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Ho Chi Minh City, Vietnam
For centuries the leather industry never changed. Then, in the nineteenth century a few things happened. Having trashed some top forests, we learned how to ship extracts and build big factories using water power and, then, steam to drive machines. Just as the century ended, we started to use chromium.
The 20th century was just as dramatic. The biggest change has probably been a cultural transformation regarding the environment. From an obnoxious industry, tanning has transformed into an environmental leader creating versatile beauty out of a natural fossil fuel free material. New tanning materials, modern fat liquors and dyestuffs, computer control everywhere, new types of vessels have all seen a shift into a truly engineered product coming from a science based process.
In the 21st century, we have not tried to look far beyond 2025. This is quite logical, but such a short horizon tends to lead to no more than an extrapolation of current trends.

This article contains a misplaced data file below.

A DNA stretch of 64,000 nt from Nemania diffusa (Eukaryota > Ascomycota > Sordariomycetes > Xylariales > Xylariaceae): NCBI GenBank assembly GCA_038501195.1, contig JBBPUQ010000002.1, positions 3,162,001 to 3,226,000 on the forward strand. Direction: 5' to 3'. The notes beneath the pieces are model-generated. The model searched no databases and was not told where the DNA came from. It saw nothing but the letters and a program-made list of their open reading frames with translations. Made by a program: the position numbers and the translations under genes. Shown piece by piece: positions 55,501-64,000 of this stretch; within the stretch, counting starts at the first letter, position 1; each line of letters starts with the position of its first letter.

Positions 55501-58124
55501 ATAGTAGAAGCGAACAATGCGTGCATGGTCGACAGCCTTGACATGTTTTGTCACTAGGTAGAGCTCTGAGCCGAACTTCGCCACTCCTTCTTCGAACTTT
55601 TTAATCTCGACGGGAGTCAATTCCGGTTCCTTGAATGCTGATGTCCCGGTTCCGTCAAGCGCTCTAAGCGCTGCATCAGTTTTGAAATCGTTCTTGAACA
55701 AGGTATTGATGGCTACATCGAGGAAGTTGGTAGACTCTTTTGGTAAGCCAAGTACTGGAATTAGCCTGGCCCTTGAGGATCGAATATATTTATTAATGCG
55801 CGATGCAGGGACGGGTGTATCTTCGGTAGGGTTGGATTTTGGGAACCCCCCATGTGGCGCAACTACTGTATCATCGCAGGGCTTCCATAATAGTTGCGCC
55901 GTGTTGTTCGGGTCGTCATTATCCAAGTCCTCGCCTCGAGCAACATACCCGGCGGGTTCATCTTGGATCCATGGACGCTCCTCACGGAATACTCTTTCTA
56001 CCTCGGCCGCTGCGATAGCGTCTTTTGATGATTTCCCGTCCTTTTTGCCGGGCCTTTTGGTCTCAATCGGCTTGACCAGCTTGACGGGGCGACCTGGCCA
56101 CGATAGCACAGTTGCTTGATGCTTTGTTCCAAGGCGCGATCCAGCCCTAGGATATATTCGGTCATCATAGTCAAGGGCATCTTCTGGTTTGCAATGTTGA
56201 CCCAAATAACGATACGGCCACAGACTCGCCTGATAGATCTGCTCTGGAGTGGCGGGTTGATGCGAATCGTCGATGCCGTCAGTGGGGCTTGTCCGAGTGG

We are now in a purely digital world
So urbanisation, demographics, and millennial changeovers are already fast moving mega trends that we understand. Add the role of technology and accept that we are now in a purely digital world, increasingly driven by smart phones or wearables, and all the amazing things they can do. The reverberations of the “at once” society are already moving through our supply chains, which are being redesigned as we speak throughout the world.
Yet, one item worthy of consideration is the high number of the children being born today who will live to a hundred, and who will both need and expect to work far beyond the normal age of retirement. What will jobs in the tannery look like for them, and how will tanneries help their careers evolve?
We have quite a number of older people in the industry still working at a high level, but that speaks for itself. Given the current industry structure with a lot of family businesses owners, and very senior staff can stay on indefinitely if they want. It will be different when a much larger proportion of the workforce at many levels are looking for the same.
With it, we need to consider how the start of work will look. It is hard to expect young people to join a business from school or college and realistically to work, not 30 or 40 years with the same firm, but 50 or 60. We already know that current younger employees move jobs more often than in the past, and future will likely see no one settling down before thirty. After that, expect career moves every ten or fifteen years unless managerial interventions can spice things up.
Certainly recruitment, training and staff development is going to be an area of major 21st century change.
22nd June 2016
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